• Performance monitoring (database and host)
  • Event notifications: notification methods, rules, and schedules
  • Event history and metric history (database and host)
  • Blackouts
  • Dynamic metric baselines
  • Monitoring templates
  • Memory-access based performance monitoring
  • Active Session History (ASH)
  • Supporting functionality to perform per stream bottleneck detection and per component top wait event analysis
  • Execution of the Real Application Testing 'Replay Compare Period Report'
  • Performance monitoring and diagnostics (database and host)
  • AWR Warehouse
  • Compare Period ADDM
  • Real Time ADDM
  • ASH analytics
  • Performance Hub
  • Exadata Cell Grid Administration
  • Exadata Cell Grid Performance
  • Exadata Cell Group Health Overview page
  • Exadata Resource Utilization
  • Notifications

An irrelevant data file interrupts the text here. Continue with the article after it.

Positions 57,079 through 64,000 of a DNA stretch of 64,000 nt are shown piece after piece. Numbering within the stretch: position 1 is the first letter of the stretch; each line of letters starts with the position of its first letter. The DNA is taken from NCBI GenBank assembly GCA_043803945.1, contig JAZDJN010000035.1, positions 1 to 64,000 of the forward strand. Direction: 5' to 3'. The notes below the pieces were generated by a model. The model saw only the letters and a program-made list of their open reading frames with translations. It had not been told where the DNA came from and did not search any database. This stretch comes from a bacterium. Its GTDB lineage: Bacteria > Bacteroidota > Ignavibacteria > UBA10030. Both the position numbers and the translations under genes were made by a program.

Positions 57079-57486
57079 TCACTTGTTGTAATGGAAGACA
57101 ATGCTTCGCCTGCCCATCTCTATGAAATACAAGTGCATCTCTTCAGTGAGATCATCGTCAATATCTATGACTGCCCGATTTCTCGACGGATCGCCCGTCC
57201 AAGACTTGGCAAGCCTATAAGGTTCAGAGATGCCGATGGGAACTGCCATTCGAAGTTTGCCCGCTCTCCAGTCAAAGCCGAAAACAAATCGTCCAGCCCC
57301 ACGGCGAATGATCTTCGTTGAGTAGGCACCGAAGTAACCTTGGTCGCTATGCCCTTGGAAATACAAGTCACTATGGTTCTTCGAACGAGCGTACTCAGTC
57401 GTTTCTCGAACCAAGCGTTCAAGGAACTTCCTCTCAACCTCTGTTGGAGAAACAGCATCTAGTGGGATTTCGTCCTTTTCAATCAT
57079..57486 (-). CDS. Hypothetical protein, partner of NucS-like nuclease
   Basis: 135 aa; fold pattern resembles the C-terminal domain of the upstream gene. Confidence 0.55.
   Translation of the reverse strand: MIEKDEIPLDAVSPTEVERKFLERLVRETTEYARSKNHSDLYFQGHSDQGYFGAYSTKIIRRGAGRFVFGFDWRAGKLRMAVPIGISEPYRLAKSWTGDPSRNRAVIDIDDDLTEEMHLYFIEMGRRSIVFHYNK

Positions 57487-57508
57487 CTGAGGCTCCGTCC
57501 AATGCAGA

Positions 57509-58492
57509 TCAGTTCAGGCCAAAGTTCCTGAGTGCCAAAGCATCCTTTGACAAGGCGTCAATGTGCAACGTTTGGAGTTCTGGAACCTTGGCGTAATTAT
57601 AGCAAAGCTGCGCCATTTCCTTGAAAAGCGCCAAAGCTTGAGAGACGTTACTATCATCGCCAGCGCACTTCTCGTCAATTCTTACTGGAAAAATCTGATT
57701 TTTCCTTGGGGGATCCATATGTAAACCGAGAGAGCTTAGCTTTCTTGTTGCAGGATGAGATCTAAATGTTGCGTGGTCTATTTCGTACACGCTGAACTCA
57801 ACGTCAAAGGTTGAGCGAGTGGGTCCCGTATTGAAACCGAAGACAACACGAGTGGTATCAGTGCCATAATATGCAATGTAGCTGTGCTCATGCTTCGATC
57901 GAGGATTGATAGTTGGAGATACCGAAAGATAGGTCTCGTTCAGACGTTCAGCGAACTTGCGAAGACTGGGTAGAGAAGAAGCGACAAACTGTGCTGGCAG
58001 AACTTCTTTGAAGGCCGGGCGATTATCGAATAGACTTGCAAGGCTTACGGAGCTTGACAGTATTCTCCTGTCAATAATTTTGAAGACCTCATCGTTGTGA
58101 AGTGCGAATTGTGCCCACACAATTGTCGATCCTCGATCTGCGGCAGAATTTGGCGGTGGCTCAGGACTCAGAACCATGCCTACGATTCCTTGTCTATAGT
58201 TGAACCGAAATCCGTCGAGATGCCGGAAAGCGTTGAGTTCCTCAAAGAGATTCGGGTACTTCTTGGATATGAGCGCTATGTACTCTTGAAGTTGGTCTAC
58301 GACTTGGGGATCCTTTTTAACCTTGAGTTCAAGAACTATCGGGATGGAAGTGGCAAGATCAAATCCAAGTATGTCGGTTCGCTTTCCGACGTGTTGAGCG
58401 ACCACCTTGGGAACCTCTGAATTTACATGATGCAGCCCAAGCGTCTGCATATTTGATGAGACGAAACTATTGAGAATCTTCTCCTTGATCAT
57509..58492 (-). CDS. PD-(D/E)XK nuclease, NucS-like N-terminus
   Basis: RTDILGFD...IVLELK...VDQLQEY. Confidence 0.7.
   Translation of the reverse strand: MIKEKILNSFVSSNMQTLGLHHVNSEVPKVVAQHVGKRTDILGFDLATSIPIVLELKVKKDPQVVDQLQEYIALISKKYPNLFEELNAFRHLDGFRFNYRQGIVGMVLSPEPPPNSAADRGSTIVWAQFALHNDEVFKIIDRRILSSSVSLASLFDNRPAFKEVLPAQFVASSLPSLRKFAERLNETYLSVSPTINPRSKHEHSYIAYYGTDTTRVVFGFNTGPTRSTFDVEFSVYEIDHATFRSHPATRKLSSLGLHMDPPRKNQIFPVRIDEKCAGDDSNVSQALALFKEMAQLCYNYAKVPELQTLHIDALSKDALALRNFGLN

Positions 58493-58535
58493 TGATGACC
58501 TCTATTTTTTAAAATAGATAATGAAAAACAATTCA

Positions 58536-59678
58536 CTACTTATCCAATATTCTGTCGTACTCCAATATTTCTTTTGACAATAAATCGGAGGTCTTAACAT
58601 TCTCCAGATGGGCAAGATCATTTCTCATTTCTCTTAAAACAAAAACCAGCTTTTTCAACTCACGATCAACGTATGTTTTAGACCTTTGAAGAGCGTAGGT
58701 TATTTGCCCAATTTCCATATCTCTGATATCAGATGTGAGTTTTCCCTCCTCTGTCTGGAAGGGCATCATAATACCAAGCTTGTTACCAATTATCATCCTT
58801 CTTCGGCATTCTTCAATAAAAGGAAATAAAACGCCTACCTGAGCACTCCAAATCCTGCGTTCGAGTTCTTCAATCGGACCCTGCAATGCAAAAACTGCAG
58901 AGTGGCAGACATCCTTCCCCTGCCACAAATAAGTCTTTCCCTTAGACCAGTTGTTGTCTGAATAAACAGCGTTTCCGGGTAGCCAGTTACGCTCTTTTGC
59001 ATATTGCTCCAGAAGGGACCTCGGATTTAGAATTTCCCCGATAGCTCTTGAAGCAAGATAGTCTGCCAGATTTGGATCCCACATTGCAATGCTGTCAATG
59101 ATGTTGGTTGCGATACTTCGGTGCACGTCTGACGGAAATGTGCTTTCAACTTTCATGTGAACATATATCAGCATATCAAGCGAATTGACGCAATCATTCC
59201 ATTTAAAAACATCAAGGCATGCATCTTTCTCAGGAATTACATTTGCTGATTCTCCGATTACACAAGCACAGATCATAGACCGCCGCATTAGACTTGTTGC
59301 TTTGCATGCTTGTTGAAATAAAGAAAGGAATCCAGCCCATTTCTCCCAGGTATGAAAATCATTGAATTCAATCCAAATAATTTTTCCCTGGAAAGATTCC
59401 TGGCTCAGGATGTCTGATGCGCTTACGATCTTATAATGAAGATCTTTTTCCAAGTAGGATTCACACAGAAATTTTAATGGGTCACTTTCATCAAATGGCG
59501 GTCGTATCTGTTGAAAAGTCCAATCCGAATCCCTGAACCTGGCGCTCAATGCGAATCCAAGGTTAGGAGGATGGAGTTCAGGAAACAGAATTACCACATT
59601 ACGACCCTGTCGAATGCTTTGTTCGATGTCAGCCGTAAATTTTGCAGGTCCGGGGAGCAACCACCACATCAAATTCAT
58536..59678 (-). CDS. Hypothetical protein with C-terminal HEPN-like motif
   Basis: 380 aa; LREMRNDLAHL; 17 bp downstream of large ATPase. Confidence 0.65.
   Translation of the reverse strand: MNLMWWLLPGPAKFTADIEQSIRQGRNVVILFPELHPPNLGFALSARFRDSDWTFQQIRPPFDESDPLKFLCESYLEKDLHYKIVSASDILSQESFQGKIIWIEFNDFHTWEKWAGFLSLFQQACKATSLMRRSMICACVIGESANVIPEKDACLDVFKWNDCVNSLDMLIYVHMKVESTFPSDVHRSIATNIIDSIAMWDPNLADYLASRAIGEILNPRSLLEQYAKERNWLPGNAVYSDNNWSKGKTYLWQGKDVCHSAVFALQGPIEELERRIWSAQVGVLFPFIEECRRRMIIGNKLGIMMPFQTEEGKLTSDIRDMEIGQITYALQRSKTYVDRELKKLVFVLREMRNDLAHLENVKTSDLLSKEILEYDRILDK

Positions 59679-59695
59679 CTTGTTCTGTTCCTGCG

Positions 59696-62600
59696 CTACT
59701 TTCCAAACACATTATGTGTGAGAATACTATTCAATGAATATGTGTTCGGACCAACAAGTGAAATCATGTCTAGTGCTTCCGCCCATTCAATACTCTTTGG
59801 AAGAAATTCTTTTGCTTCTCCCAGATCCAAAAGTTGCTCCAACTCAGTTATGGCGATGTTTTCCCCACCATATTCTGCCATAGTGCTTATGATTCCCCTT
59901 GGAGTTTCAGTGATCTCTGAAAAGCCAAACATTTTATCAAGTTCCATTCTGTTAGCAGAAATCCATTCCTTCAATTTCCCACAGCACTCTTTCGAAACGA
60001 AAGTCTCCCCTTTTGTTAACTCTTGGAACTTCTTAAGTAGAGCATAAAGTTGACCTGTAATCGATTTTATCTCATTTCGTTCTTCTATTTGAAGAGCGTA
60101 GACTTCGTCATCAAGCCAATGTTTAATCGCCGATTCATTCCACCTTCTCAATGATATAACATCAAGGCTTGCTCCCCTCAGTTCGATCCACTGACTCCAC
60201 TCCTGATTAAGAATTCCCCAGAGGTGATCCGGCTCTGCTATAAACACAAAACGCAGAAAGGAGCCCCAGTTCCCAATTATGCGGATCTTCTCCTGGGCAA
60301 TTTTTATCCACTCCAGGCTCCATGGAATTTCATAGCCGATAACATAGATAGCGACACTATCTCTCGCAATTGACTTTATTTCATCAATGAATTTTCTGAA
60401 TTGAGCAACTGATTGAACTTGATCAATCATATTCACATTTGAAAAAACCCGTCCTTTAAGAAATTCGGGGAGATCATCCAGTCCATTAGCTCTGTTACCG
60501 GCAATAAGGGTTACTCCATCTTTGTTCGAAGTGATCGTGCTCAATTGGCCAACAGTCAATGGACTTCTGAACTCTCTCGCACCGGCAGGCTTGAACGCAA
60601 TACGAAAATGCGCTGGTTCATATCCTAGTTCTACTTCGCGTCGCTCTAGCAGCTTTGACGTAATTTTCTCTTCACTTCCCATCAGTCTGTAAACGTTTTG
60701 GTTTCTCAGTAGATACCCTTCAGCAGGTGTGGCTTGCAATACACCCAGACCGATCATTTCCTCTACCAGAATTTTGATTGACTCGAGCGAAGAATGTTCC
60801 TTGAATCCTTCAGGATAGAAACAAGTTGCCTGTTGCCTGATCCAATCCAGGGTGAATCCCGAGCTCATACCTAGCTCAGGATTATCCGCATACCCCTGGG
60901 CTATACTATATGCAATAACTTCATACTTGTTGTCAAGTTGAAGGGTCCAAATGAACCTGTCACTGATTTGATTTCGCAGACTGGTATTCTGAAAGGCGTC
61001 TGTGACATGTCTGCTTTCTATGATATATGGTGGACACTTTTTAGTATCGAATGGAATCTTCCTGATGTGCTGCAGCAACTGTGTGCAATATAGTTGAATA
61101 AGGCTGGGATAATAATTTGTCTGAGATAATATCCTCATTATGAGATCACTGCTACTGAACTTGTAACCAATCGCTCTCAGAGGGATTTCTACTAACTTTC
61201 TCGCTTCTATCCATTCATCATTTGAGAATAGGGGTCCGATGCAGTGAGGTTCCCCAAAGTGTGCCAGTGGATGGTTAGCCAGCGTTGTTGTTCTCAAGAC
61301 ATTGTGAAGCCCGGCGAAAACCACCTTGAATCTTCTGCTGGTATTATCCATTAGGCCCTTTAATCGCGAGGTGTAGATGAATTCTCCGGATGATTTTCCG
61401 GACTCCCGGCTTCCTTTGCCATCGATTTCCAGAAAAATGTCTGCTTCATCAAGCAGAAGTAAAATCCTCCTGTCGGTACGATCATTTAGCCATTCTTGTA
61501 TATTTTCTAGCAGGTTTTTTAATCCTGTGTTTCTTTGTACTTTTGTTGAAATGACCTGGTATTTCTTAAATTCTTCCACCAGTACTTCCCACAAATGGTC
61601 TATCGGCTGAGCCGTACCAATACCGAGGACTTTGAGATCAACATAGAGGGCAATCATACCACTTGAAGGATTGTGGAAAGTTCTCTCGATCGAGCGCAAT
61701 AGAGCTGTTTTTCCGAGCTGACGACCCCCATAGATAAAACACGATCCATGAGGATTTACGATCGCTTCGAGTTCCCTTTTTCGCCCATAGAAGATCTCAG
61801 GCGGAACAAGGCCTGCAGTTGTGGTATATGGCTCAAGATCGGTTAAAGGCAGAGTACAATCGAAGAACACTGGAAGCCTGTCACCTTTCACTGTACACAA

• Metric and Alert/Event history
  • User-Defined Metrics and Metric Extensions
  • Management Connectors
  • Dynamic metric baselines and Adaptive metric thresholds
  • Monitoring templates and Template Collections
  • Replay Compare Period Report

Tuning Pack

  • SQL Access Advisor
  • SQL Tuning Advisor
  • SQL Tuning Sets
  • Reorganize objects (dbms_redefinition)
  • Automatic SQL Tuning
  • SQL Monitoring
  • Oracle Database In-Memory Advisor
  • SQL Profiles
  • Real-time SQL and PL/SQL Monitoring
  • Real-time Database Operations Monitoring

The usage of "Tuning Pack” requires a license for "Diagnostics Pack” as well.

The licensing of OEM Packs can be subjective if no clear usage can be identified in the Oracle Database. If an end-user has enabled and agreed to use the Packs, in most cases the end-user needs to be licensed. In case you are not licensed for the OEM Packs and you don’t recognize the use, the following steps can be taken:

  • Decide which OEM Packs you want to keep and buy the appropriate licenses.
  • Disable the Packs access for all the OEM Packs that are not licensed.

Disabling the Packs usage is a simple task that can be performed by a DBA and will not require the DB to be reinstalled. Please note that Oracle would require you to disable the Pack access and not de-install the Packs if they are not required.